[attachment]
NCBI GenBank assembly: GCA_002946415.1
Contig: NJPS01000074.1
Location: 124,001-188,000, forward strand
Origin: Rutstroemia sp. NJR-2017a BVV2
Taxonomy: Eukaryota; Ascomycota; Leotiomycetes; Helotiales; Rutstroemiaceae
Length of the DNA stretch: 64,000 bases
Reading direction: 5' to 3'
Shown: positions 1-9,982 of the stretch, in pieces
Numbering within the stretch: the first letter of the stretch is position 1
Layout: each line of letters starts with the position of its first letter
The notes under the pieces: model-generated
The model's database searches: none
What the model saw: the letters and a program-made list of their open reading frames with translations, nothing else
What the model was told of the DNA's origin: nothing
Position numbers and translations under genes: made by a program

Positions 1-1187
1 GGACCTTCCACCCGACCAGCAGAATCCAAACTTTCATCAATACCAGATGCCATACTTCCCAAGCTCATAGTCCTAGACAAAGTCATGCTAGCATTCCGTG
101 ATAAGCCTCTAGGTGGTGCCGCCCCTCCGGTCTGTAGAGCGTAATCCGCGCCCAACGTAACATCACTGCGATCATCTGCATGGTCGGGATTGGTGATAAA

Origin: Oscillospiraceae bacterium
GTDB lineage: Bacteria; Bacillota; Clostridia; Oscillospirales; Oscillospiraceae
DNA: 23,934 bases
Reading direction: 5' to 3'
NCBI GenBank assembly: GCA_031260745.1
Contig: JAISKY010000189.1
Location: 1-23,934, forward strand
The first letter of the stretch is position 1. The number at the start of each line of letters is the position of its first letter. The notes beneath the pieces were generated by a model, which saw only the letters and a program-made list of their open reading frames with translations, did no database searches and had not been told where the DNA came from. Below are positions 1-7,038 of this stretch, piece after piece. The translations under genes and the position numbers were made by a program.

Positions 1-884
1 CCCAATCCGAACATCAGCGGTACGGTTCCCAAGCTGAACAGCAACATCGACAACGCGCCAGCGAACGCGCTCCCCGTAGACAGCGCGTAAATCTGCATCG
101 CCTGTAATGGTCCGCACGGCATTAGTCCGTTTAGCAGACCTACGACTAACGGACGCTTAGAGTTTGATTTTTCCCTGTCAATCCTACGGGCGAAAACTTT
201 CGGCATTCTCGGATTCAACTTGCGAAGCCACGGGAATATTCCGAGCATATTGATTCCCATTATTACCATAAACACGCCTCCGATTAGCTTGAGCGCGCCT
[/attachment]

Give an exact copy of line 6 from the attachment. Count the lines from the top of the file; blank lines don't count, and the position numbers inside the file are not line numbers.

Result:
Length of the DNA stretch: 64,000 bases